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Don’t forget children’s needs in your disaster plan
If an unconscious man was rushed to your ED after a terrorist attack with possible exposure to biological or chemical agents, would you know exactly how to decontaminate and treat this patient? What if your patient was a 3-year-old?
Pediatric patients have special needs during disasters, emphasizes Anne Jacob, MD, a consultant in emergency management for Alachua County Fire & Rescue, based in Gainesville, FL, and former ED attending physician at the University of Florida. "It’s one of those things that seems simple, but there is a lot to it," she says. "Kids have increased needs and are very susceptible to injury."
To dramatically improve care of children during a disaster, consider these suggestions:
A child’s physiological response from exposure to nuclear, biological, and chemical agents is much different from an adult’s, says Lisa Kosits, RN, MSN, CCRN, CEN, clinical inservice instructor for the ED at Montefiore Medical Center in The Bronx, NY.
Children are closer to the ground and have higher metabolic rates, increased relative minute ventilation, thinner and more pliable skin, increased body surface area to mass ratio, immature immune systems, and a more a permeable blood-brain barrier, she says. "All of this results in increased absorption and distribution," says Kosits.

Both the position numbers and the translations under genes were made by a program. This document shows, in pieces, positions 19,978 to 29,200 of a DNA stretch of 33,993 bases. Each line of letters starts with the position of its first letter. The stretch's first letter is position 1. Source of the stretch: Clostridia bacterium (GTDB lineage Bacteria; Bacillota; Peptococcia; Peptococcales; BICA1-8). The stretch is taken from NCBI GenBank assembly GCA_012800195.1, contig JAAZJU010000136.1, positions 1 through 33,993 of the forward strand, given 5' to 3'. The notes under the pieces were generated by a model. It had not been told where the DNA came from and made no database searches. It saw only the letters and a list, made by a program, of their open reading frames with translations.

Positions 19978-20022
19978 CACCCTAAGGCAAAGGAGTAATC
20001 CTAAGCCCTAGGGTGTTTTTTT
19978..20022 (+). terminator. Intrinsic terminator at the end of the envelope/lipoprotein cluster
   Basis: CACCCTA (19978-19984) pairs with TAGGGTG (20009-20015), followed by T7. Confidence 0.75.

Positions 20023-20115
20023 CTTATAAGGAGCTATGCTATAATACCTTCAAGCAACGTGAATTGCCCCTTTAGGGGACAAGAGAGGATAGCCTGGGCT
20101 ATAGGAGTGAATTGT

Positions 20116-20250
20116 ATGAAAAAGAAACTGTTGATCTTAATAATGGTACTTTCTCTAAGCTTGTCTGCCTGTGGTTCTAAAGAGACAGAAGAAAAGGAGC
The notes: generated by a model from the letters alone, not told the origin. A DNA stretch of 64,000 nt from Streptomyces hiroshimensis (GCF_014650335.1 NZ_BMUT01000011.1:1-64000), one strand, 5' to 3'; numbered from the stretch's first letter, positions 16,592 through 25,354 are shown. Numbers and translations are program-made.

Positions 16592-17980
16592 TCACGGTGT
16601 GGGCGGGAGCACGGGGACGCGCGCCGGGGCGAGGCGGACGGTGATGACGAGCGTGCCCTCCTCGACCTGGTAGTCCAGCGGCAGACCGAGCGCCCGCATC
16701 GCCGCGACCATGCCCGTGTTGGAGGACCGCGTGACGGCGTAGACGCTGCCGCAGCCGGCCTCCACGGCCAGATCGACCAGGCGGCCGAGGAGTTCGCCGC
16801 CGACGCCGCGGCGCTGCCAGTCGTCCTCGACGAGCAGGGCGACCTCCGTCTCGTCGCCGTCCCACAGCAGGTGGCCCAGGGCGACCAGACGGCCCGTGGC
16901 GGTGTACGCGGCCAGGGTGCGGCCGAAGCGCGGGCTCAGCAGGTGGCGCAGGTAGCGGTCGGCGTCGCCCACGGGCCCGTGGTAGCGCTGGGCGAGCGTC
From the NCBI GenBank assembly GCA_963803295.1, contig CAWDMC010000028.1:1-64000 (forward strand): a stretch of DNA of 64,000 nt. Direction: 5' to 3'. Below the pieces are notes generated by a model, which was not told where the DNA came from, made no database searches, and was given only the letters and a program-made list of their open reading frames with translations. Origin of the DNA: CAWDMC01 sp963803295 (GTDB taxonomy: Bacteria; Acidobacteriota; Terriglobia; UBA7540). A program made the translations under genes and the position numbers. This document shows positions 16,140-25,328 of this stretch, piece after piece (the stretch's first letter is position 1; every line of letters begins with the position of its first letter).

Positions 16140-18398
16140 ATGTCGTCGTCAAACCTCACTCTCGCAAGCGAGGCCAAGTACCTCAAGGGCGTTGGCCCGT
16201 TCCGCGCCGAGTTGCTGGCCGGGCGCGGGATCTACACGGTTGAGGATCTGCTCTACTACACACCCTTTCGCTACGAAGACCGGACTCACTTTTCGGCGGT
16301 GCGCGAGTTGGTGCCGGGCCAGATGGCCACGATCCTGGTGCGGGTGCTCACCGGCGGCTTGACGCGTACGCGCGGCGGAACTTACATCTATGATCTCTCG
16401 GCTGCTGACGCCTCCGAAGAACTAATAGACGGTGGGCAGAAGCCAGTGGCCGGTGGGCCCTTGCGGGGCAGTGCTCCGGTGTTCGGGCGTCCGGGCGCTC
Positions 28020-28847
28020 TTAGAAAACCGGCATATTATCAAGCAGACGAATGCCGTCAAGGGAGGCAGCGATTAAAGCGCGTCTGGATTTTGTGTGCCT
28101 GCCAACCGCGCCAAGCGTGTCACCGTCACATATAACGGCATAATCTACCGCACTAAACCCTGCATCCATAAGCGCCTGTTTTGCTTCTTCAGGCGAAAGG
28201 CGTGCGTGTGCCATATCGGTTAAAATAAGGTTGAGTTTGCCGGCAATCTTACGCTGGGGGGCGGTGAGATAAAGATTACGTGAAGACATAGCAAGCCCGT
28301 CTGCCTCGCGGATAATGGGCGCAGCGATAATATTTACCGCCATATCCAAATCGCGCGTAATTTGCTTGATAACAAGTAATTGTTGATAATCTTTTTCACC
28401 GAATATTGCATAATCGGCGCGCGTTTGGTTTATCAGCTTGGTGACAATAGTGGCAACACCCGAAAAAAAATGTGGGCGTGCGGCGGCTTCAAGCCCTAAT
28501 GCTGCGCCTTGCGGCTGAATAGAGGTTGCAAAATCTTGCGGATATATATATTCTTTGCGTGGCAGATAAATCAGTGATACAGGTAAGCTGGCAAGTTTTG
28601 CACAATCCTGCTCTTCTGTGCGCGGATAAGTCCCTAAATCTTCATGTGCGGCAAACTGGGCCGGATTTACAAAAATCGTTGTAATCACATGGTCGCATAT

For that reason, time is an even bigger factor in treatment than it is with adults, she says. "Many chemical agents have a rapid onset, which is accelerated by these anatomical and physiological differences."
The upside is that children are very resilient, says Jacob. "An acutely injured child can bounce back with less intervention than an adult," she says. "Sometimes just a little oxygen and fluid resuscitation can turn things around."
AtroPen, an atropine autoinjector manufactured by Columbia, MD-based Meridian Medical Technologies, was approved by the Food and Drug Administration in late 2003 as a replacement for atropine. However, the product is not approved for use in children weighing less than 15 lbs. "It is not a replacement nor a substitute for the Mark I Nerve Agent Antidote Kit [also manufactured by Meridian Medical Technologies], which contains pralidoxime and atropine used to treat nerve agent exposure," notes Kosits, adding that the recommendations for the Mark I kit are ages 3 and older.
"However, the benefits would clearly be outweighed by the risks in a bona-fide exposure to a nerve agent, and these drugs should be seriously considered if no other treatment is available," says Kosits.
At Montefiore, information on pediatric patients is included in the Weapons of Mass Destruction training program that all ED staff members are mandated to attend. "We also have pediatric clinical resource material available to the staff on our ED web page and in a resource manual on emergency preparedness," says Kosits.